Normally, when a presidential administration blatantly ignores the will of the people, it’s cause for public outrage. In this particular case, though, we think we’ll let it slide.

Despite the fervent pleas of thousands of citizens, the White House has opted not to go ahead with the building of a Death Star after all. That’s the bad news. The good news is that they let the nation’s geeks down in friendliest way possible. The official response to last month’s petition starts with a tongue-in-cheek title — “This Isn’t the Petition Response You’re Looking For” — and only gets better from there. Hit the jump to read more.

Here are the White House’s three main points, as outlined by Paul Shawcross, Chief of the Science and Space Branch at the White House Office of Management and Budget.

The Administration shares your desire for job creation and a strong national defense, but a Death Star isn’t on the horizon. Here are a few reasons:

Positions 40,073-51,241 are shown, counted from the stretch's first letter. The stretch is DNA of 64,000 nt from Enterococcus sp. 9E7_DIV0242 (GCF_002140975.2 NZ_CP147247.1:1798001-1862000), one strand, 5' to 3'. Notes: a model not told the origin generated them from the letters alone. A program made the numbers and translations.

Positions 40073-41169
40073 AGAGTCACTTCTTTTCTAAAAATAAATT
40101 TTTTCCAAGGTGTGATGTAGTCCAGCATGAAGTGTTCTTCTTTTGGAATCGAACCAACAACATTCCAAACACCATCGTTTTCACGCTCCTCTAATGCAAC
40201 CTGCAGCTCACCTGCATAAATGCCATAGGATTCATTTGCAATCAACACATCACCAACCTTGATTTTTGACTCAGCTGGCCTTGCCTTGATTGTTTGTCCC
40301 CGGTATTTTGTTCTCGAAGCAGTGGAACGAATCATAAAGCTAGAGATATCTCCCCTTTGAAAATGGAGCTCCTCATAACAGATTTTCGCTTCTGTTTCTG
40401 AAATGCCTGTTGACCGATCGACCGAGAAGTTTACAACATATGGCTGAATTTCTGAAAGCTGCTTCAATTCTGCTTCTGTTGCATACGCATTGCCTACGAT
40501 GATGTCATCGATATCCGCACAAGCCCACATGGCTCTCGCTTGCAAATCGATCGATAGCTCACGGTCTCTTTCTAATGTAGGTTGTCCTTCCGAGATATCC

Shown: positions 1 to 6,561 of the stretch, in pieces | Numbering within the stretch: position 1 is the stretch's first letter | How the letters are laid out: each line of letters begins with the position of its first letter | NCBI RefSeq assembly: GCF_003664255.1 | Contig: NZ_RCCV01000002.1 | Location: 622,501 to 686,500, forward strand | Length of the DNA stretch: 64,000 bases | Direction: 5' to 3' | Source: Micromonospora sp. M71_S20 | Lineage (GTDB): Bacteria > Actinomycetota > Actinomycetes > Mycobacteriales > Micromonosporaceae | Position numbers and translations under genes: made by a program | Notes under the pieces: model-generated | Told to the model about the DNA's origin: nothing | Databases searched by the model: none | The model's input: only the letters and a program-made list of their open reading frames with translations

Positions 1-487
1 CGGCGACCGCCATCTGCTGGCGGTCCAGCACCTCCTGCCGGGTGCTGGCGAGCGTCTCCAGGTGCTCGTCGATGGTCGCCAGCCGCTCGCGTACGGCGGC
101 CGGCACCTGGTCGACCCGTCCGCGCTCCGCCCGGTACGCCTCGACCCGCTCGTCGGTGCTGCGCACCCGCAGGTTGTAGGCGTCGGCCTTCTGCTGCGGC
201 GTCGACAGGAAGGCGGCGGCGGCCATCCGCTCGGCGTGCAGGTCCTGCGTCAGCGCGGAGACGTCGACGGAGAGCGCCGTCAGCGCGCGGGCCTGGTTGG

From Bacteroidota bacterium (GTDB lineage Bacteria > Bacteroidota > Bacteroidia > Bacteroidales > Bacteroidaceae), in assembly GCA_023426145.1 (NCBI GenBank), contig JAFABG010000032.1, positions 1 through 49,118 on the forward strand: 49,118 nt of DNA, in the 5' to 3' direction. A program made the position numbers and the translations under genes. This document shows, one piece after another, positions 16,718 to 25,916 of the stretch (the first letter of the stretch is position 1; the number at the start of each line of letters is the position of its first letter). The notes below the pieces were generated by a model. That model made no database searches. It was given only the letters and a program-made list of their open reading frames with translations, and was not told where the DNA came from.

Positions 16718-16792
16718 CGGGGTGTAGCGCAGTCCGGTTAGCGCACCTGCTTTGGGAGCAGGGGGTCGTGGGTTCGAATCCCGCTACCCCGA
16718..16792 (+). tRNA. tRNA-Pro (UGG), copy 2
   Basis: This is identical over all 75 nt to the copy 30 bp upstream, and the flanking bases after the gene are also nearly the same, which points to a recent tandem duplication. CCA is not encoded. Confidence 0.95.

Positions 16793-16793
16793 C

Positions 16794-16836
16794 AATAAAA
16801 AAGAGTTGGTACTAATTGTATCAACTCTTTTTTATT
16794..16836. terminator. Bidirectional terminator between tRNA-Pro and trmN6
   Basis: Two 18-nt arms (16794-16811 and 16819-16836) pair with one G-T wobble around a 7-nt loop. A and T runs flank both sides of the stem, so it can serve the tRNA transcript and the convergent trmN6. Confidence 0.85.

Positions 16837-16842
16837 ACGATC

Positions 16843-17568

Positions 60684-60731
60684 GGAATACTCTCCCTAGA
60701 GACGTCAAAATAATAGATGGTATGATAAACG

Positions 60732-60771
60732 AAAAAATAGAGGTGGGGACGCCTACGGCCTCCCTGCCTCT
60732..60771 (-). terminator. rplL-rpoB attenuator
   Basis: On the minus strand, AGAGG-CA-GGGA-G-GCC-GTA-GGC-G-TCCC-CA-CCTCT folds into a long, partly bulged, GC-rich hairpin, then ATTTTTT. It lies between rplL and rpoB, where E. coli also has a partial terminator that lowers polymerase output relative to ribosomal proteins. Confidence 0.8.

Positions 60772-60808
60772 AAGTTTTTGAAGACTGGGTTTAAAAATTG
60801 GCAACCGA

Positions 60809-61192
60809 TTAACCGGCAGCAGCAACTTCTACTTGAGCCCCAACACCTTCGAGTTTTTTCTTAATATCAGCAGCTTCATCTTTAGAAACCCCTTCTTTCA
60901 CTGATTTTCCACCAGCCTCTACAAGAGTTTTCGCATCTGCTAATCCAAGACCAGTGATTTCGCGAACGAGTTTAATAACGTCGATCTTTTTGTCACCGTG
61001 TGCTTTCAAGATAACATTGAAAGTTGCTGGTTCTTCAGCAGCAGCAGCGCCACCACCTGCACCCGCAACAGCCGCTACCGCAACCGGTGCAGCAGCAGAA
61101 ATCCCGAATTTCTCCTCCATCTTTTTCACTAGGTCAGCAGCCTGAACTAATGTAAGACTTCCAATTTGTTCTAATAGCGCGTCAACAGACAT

• The construction of the Death Star has been estimated to cost more than $850,000,000,000,000,000. We’re working hard to reduce the deficit, not expand it.
• The Administration does not support blowing up planets.
• Why would we spend countless taxpayer dollars on a Death Star with a fundamental flaw that can be exploited by a one-man starship?

Sound like good points to me. The rest of the post (which you can read in full here) goes on to talk about what the White House is doing on the science and space front, pointing to the Mars Rover, the International Space Station, and President Barack Obama’s handiness with a lightsaber. In the end, it’s tough to disagree with the administration’s most persuasive argument: “Remember, the Death Star’s power to destroy a planet, or even a whole star system, is insignificant next to the power of the Force.”

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